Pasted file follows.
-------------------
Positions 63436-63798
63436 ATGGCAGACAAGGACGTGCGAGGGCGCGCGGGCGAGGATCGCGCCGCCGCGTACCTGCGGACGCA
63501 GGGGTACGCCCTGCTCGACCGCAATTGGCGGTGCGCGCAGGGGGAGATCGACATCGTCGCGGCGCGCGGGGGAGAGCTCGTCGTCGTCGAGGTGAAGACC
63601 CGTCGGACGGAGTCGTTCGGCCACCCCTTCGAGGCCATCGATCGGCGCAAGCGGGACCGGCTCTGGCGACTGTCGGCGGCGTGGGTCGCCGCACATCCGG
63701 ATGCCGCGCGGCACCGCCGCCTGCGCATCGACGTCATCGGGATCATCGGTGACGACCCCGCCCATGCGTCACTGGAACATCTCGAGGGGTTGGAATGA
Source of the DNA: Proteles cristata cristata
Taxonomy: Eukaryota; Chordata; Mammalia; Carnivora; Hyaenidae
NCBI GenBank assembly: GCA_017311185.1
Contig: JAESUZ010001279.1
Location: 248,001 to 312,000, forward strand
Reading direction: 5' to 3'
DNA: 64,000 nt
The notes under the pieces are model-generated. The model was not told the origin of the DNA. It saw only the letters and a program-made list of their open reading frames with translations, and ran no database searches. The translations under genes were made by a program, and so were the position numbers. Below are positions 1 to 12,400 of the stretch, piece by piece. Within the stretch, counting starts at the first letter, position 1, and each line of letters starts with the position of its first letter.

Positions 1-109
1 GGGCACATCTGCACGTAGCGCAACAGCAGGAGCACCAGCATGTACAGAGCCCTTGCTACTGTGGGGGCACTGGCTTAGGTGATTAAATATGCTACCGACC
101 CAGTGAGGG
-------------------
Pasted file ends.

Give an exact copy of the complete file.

Positions 63436-63798
63436 ATGGCAGACAAGGACGTGCGAGGGCGCGCGGGCGAGGATCGCGCCGCCGCGTACCTGCGGACGCA
63501 GGGGTACGCCCTGCTCGACCGCAATTGGCGGTGCGCGCAGGGGGAGATCGACATCGTCGCGGCGCGCGGGGGAGAGCTCGTCGTCGTCGAGGTGAAGACC
63601 CGTCGGACGGAGTCGTTCGGCCACCCCTTCGAGGCCATCGATCGGCGCAAGCGGGACCGGCTCTGGCGACTGTCGGCGGCGTGGGTCGCCGCACATCCGG
63701 ATGCCGCGCGGCACCGCCGCCTGCGCATCGACGTCATCGGGATCATCGGTGACGACCCCGCCCATGCGTCACTGGAACATCTCGAGGGGTTGGAATGA
Source of the DNA: Proteles cristata cristata
Taxonomy: Eukaryota; Chordata; Mammalia; Carnivora; Hyaenidae
NCBI GenBank assembly: GCA_017311185.1
Contig: JAESUZ010001279.1
Location: 248,001 to 312,000, forward strand
Reading direction: 5' to 3'
DNA: 64,000 nt
The notes under the pieces are model-generated. The model was not told the origin of the DNA. It saw only the letters and a program-made list of their open reading frames with translations, and ran no database searches. The translations under genes were made by a program, and so were the position numbers. Below are positions 1 to 12,400 of the stretch, piece by piece. Within the stretch, counting starts at the first letter, position 1, and each line of letters starts with the position of its first letter.

Positions 1-109
1 GGGCACATCTGCACGTAGCGCAACAGCAGGAGCACCAGCATGTACAGAGCCCTTGCTACTGTGGGGGCACTGGCTTAGGTGATTAAATATGCTACCGACC
101 CAGTGAGGG